• 12:20 PM – Fortunately, I have time for a second cup of coffee while I finalize which recipes I will use for my dinner. Already, I decided that I will make the Cook’s Country of Old-Fashioned Turkey with Gravy. At 4:30 in the morning, I was mistakenly looking at the Cook’s Illustrated version of Old-Fashion Turkey, sans stuffing.

Pumpkin Pie Recipe:

Cranberry Sauce Recipe:

12 ounce bag cranberries
1 cup water
1 cup sugar
1 tablespoon grated orange zest
1/4 teaspoon table salt
2 tablespoons Triple Sec

  • Begin at least 2 hours before dinner time.
  • In saucepan, boil water, sugar, orange zest, and salt to boil over high heat, stirring occasionally to dissolve sugar; about 5 minutes.
  • Add washed cranberries; return to boil over for 5 minutes, without stirring.
  • Lower heat and simmer until about two-thirds of berries have popped open and sauce thickens, about 15 minutes, stirring occasionally.
  • Off heat; stir in triple Sec.  Let cool for 1 hour on counter-top, then cover and refrigerate (up to 7 days.)
  • Let stand at room temperature 30 minutes before serving.
  • Makes about 2 1/4 cups

Thanksgiving – Early Morning & Before

November 25, 2010

With my nearest relative more than 2,500 miles away, every year I celebrate Thanksgiving with my sons and invite all my friends. Some years we have 20 people, and other years, such as today, we are just the four of us. But the whole ritual of cooking changes very little no mater with whom we celebrate Thanksgiving; with more people we have more side dishes, and more stress. Our stress-free menu this year is a simple one: roasted turkey, mashed potatoes, gravy, cranberry sauce and pumpkin pie. I will provide updates as the day progresses.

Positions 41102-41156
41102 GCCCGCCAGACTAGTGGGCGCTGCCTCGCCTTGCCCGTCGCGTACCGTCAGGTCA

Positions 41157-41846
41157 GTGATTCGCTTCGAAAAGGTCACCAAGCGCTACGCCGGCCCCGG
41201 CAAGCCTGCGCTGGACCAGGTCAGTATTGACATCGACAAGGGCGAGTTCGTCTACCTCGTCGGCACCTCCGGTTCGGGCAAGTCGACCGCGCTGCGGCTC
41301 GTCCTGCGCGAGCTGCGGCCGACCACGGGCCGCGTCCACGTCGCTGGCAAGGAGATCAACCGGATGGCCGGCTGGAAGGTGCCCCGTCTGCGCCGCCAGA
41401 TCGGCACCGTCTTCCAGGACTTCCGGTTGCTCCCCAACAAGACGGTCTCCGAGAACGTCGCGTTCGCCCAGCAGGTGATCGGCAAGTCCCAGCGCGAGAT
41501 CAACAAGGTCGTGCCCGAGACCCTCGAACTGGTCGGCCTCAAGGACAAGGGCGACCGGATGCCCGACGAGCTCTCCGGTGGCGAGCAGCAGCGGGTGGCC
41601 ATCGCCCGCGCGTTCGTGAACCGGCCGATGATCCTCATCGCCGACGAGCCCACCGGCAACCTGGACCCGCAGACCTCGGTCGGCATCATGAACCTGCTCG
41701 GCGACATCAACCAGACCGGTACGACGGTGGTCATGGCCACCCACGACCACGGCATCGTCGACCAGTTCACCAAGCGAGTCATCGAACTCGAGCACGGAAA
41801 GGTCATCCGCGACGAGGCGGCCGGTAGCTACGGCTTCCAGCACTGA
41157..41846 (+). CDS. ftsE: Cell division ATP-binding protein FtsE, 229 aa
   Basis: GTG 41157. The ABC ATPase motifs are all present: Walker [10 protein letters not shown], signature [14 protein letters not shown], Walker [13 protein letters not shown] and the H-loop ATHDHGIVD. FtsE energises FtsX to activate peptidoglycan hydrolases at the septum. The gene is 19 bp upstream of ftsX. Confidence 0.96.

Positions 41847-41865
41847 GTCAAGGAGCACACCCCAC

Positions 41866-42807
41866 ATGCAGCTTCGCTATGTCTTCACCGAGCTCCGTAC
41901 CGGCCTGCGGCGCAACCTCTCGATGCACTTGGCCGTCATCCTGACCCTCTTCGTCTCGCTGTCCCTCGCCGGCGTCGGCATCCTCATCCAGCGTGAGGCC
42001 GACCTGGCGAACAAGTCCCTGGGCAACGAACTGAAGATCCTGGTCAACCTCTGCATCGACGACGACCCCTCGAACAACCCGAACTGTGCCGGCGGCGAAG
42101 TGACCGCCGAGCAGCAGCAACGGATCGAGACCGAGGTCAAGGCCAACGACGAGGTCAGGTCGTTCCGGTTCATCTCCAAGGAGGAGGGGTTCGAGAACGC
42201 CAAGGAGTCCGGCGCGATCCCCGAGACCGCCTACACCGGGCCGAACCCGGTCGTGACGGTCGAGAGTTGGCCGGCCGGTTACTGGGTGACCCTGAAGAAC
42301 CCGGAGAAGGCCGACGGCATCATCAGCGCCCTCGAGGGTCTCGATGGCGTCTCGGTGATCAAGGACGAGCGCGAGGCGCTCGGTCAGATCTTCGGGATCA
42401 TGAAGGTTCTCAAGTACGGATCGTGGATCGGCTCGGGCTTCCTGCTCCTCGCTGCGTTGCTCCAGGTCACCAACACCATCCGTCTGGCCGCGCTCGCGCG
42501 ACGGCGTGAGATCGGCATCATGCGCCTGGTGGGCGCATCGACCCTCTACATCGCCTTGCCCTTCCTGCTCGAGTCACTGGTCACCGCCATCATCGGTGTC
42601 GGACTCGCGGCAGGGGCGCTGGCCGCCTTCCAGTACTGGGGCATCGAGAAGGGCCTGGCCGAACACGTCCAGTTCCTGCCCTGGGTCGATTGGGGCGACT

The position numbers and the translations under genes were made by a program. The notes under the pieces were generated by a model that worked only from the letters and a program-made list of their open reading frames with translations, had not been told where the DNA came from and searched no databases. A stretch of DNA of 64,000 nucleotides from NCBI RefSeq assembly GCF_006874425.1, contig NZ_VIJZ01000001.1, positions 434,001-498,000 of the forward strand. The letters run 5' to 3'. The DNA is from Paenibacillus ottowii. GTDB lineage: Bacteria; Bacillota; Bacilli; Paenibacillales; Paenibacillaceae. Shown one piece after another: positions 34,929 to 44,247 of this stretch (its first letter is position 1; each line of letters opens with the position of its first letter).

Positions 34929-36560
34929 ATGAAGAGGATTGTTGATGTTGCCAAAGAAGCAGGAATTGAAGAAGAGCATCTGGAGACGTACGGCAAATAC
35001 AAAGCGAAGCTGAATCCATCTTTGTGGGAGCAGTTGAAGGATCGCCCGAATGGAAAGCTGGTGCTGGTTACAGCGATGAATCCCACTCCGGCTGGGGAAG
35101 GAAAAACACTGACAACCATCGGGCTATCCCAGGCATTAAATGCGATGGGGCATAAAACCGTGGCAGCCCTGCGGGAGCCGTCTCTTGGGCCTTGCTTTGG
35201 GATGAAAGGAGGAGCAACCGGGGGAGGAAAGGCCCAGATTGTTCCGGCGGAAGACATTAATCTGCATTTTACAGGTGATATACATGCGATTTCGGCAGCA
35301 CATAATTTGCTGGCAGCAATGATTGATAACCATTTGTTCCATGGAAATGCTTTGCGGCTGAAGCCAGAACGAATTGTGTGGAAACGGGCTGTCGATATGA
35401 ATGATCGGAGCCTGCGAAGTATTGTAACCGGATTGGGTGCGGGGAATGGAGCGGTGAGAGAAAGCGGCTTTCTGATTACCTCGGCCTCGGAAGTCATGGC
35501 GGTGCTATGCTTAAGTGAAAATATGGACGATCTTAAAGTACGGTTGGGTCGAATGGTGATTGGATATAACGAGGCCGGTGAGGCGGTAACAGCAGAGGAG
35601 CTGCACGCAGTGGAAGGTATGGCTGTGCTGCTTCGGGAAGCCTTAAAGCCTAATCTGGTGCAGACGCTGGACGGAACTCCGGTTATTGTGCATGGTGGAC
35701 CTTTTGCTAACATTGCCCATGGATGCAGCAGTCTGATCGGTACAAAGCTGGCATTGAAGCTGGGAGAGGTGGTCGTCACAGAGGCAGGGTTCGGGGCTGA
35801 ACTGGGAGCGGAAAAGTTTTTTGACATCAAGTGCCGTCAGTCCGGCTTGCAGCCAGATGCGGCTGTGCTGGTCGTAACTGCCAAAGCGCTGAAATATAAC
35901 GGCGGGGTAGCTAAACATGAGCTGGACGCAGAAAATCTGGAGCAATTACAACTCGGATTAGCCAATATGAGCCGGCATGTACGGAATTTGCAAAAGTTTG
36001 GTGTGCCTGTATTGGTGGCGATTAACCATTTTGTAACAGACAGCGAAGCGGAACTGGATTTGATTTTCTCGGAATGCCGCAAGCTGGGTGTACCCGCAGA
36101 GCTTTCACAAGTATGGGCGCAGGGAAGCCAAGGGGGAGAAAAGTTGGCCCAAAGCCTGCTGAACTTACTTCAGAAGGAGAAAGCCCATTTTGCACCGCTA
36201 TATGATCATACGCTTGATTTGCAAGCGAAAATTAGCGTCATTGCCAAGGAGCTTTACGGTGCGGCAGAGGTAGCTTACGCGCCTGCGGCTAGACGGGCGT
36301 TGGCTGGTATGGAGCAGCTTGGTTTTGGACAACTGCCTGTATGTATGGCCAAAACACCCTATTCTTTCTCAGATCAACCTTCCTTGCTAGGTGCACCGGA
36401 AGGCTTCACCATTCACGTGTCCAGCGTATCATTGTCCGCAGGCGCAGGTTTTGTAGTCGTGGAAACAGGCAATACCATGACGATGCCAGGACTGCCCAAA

Covered with foil, cheese cloth and salt pork. Still 6 hours until dinner.

  • 11:30 AM – I finally had a cup of coffee.
  • 11:10 AM – The turkey is in the oven. I can rest for the next 3 hours.
  • 10:45 AM – Finishing the kitchen cleanup, and noticed a problem with the recipe. I did some more checking and realized that I was looking at the wrong recipe. The correct one is here. The main difference is that the Cook’s Country recipe places the salt pork on the breast, and the Cook’s Illustrated puts the salt pork on on the non-breast side. I’d rather baste the breast side, which has the tendency to dry out.